Historic trends favors this handicapping approach for Breeders' Cup Juvenile Turf

October 9th, 2019

Grass racing continues to be an increasingly popular and crucial segment of the American racing landscape. One sign of this has been the explosion in the number of turf stakes, graded and otherwise, for three-year-olds over the past decade or so.

Turf opportunities for juveniles have grown, too, as evidenced by the Breeders' Cup's introduction of both the Juvenile Turf (G1) and Juvenile Fillies Turf (G1) to its program back in 2008, and the subsequent enhancement of existing or creation of prep races for them.

Despite this increased emphasis, one indisputable trend that bettors focusing on the upcoming Breeders' Cup (and seemingly those for years to come) is that the American-based two-year-old turf males continue to lag behind their European counterparts in terms of success in the Juvenile Turf after more than a decade of such growth.

With 12 editions of the Juvenile Turf in the books, American-based runners have won only four. After inaugural winner Nownownow (2007), the trophy has stayed in U.S. hands after victories by Pluck (2010), Hootenanny (2014), and Oscar Performance (2016), but even the Wesley Ward-trained Hootenanny had been battle-tested on European soil for half of his pre-Breeders' Cup campaign.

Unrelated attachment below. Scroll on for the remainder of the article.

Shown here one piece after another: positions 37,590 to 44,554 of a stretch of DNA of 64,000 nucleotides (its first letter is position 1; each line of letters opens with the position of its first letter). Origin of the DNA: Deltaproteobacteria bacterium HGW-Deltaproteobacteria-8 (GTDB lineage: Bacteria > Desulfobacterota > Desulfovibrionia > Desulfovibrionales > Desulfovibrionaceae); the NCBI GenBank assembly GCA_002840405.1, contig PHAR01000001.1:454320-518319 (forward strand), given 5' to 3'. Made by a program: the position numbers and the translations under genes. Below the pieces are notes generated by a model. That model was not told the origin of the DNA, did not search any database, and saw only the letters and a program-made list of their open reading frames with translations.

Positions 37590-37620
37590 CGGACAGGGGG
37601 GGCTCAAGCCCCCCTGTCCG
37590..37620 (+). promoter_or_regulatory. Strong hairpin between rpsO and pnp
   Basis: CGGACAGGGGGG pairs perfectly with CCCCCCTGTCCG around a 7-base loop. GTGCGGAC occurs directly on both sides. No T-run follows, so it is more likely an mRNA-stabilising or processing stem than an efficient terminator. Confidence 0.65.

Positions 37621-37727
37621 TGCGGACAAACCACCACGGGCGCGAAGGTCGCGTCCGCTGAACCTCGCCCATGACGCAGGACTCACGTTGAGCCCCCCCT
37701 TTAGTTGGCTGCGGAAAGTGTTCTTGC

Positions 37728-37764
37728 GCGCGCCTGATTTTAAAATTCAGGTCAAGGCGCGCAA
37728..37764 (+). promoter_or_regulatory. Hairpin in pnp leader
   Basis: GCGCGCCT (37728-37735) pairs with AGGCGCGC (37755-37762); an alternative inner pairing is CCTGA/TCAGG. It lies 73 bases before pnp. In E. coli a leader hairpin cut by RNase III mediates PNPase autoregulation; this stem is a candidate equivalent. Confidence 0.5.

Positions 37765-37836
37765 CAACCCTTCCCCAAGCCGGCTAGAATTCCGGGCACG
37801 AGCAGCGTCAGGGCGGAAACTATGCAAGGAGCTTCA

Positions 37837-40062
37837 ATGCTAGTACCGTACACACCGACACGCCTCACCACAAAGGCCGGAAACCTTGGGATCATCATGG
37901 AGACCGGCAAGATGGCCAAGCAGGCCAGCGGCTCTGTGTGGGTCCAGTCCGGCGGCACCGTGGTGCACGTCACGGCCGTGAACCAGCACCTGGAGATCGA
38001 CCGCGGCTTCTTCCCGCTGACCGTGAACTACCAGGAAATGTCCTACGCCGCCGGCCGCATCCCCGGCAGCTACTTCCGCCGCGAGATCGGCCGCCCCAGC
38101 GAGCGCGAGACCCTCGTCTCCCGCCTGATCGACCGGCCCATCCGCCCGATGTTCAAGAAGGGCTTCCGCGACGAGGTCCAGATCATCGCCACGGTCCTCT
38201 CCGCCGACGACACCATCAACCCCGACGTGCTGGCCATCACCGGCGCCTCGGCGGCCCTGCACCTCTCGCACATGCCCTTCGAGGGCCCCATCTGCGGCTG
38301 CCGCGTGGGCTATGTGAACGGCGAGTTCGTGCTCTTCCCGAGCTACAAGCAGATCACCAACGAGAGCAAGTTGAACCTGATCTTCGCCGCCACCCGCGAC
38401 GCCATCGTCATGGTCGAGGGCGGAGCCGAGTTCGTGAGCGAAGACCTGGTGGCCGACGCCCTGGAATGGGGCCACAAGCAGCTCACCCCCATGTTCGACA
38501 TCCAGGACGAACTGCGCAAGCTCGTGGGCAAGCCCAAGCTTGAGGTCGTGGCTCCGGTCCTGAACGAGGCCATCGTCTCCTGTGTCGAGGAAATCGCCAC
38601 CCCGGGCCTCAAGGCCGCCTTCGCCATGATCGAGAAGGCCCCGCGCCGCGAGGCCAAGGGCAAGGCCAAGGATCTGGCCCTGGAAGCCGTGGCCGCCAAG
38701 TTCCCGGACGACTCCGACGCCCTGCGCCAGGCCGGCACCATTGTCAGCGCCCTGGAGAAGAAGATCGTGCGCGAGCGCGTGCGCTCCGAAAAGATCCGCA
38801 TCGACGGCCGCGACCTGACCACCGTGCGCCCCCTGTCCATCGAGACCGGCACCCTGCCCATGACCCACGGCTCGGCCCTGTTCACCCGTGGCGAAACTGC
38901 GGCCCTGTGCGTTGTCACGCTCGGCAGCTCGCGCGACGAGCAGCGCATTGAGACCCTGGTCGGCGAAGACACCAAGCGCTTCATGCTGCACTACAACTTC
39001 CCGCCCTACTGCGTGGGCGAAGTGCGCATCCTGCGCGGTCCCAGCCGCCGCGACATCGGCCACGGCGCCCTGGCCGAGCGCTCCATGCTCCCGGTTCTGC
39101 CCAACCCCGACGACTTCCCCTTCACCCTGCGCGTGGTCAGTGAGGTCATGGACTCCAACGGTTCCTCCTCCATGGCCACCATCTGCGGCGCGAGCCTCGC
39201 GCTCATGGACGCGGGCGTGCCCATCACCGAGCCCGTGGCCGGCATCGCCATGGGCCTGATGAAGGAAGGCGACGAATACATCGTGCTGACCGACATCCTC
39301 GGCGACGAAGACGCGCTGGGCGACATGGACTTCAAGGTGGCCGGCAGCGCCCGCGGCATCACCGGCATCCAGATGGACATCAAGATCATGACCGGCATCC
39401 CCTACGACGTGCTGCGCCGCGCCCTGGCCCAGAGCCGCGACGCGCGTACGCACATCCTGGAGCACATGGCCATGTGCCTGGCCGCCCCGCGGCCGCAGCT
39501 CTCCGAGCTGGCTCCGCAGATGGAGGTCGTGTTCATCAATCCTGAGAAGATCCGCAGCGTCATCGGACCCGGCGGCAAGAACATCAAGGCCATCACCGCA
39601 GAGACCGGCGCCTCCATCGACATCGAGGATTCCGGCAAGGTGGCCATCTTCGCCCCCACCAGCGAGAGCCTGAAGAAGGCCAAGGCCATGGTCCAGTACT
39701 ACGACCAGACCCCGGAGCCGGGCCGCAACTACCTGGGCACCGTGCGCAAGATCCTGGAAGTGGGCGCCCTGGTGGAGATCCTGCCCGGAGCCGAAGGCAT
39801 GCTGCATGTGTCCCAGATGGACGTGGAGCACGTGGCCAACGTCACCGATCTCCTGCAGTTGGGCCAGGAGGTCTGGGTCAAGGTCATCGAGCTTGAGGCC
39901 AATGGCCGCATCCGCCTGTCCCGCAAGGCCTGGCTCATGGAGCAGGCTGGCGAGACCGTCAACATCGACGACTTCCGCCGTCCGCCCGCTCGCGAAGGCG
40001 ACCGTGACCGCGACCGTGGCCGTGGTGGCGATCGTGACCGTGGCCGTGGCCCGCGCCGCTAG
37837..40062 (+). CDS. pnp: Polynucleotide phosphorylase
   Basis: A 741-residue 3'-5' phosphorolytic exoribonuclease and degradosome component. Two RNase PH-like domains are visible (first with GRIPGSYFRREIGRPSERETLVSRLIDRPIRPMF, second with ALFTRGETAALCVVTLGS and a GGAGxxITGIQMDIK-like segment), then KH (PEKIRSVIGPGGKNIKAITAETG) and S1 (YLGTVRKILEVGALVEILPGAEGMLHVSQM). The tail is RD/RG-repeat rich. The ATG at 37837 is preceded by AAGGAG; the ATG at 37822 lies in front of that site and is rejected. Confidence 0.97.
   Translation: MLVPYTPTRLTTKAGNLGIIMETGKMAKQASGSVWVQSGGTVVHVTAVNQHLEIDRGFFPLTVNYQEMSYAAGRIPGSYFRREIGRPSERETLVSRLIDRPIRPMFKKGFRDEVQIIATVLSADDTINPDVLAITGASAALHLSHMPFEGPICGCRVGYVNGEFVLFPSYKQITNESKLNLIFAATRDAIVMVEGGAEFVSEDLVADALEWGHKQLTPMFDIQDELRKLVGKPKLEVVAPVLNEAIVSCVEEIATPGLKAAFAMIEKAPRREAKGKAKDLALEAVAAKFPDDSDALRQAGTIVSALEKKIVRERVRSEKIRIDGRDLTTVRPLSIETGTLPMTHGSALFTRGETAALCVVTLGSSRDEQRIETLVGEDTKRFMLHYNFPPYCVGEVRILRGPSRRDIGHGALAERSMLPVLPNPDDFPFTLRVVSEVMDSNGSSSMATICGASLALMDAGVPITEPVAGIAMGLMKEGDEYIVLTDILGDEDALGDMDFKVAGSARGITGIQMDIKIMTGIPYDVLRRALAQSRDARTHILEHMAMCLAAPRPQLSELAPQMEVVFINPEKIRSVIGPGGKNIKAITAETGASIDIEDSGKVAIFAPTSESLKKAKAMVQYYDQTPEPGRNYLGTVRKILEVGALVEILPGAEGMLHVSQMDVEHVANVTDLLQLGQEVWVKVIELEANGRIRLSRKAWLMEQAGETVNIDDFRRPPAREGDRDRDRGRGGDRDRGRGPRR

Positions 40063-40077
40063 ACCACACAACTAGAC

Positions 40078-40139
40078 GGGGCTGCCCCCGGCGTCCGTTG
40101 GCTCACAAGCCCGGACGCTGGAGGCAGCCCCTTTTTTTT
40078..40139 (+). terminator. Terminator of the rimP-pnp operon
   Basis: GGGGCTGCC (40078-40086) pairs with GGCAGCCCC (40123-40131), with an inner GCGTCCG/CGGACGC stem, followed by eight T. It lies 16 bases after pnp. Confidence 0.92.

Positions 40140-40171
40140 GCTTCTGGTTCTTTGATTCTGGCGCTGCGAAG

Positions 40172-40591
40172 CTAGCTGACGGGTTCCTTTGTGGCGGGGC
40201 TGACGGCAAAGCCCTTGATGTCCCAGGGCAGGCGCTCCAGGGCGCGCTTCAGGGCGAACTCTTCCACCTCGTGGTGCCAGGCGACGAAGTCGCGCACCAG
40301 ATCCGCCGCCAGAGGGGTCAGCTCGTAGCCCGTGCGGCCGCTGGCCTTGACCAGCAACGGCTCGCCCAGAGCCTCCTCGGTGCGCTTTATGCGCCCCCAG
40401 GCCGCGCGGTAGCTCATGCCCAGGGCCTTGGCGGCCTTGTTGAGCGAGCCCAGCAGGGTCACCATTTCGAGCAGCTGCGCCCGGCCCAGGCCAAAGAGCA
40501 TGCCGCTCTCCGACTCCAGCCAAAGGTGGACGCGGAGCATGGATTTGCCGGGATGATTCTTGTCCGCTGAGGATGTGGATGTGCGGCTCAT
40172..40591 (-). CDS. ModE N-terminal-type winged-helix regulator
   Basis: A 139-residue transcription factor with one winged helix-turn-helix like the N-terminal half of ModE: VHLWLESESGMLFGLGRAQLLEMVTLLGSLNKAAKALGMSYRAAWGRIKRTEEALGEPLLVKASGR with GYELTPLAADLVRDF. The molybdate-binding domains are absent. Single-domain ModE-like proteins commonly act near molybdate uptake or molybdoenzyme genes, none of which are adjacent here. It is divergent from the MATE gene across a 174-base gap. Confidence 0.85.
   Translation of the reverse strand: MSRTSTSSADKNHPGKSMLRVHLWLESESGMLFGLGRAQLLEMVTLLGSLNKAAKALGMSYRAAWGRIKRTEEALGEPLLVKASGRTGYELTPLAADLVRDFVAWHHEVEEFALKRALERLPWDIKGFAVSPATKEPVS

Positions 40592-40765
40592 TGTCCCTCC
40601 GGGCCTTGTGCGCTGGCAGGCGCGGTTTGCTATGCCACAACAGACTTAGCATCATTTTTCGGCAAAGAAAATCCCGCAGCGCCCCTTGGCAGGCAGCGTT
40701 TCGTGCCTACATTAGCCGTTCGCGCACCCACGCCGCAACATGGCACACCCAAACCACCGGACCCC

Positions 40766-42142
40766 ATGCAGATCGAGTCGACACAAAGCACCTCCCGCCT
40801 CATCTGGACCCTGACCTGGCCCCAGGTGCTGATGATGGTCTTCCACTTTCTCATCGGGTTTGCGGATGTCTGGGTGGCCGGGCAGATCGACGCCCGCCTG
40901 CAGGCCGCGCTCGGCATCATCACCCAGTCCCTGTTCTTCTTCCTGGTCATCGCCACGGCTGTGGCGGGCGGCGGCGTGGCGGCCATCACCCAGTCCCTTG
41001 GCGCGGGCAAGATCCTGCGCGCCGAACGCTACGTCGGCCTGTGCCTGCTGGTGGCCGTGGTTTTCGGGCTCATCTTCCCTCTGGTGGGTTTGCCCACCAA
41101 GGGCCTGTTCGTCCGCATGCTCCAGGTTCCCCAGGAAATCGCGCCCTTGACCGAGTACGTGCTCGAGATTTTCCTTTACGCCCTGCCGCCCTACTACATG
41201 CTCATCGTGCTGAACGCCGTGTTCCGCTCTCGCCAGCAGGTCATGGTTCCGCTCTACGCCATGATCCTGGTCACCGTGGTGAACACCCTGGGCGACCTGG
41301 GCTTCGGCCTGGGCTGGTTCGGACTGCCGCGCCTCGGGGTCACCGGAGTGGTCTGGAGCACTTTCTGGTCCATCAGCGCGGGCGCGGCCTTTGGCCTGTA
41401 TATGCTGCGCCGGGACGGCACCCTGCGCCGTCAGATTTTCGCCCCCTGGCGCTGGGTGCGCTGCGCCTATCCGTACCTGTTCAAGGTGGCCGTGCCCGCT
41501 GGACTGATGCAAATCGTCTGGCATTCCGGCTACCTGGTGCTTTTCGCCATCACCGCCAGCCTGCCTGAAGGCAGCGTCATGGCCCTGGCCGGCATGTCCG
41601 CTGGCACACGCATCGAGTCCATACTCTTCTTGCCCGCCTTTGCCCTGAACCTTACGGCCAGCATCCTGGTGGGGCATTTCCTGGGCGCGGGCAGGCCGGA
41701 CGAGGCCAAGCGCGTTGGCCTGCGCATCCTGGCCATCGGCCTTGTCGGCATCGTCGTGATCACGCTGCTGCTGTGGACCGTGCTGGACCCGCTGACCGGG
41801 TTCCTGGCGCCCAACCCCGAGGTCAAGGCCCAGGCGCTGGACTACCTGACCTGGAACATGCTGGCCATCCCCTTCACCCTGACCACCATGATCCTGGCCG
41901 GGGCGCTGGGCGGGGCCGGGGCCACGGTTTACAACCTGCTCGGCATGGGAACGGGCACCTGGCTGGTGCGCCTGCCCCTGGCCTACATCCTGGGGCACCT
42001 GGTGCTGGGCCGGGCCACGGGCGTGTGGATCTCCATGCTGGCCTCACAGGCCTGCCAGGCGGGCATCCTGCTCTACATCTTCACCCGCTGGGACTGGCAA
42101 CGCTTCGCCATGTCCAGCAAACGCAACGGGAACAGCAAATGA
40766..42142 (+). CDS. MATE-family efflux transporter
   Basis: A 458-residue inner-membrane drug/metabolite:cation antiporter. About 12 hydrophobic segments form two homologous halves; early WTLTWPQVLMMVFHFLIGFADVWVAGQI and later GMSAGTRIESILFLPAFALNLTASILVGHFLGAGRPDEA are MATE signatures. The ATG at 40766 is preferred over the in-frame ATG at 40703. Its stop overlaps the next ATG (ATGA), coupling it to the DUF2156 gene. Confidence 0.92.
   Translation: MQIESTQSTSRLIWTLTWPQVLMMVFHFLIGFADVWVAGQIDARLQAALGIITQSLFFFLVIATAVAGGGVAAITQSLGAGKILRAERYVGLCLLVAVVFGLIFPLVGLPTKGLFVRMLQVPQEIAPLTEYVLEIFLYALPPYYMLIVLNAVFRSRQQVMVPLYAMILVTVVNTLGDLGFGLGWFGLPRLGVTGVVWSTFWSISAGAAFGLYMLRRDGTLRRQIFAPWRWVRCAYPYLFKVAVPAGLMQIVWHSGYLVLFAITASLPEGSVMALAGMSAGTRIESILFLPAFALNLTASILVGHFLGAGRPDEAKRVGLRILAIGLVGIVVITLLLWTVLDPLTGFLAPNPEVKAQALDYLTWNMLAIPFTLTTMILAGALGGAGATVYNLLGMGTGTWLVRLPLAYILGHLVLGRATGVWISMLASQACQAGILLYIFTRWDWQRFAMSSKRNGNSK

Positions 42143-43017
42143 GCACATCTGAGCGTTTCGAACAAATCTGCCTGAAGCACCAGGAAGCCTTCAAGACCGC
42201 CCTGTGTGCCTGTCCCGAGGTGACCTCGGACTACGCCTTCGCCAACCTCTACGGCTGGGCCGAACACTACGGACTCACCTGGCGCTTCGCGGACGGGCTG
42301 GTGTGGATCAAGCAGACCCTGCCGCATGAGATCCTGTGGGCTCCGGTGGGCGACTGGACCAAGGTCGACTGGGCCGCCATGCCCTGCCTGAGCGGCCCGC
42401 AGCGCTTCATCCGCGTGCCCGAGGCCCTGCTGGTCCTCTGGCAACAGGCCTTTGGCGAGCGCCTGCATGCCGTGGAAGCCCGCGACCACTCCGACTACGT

It also shouldn't be a surprise that the European invaders that won were far from the best juveniles in their respective homelands. None of the eight had previously won at Group 1 level nor did any win at that level again after their Breeders' Cup triumphs.

This is not to say there haven't been some good European invaders among the Juvenile Turf also-rans. The Juvenile Turf fields of the past two years have had the surprising distinction of including the following season's Epsom Derby (G1) winner. Masar finished fifth at Del Mar in 2017, while Anthony Van Dyck finished ninth as the favorite over testing ground at Churchill Downs in 2018.

The preponderance of Europeans in the Juvenile Turf winner's circle doesn't mean the Americans don't fare well in the race. Europeans have run one-two in the Juvenile Turf only twice, in 2008 and 2013. An all-American exacta has occurred just once, in 2014.

In contrast to the Juvenile Fillies Turf (G1), which American runners have dominated with a 10-2 edge since 2008, the Juvenile Turf perhaps will remain the domain of overseas invaders. Although flexibility is essential to looking at any race, one useful handicapping approach for the Juvenile Turf might be to concentrate first on the European contingent to find leading win contenders before analyzing the lengthier list of domestic hopefuls in search of the most likely secondary placers.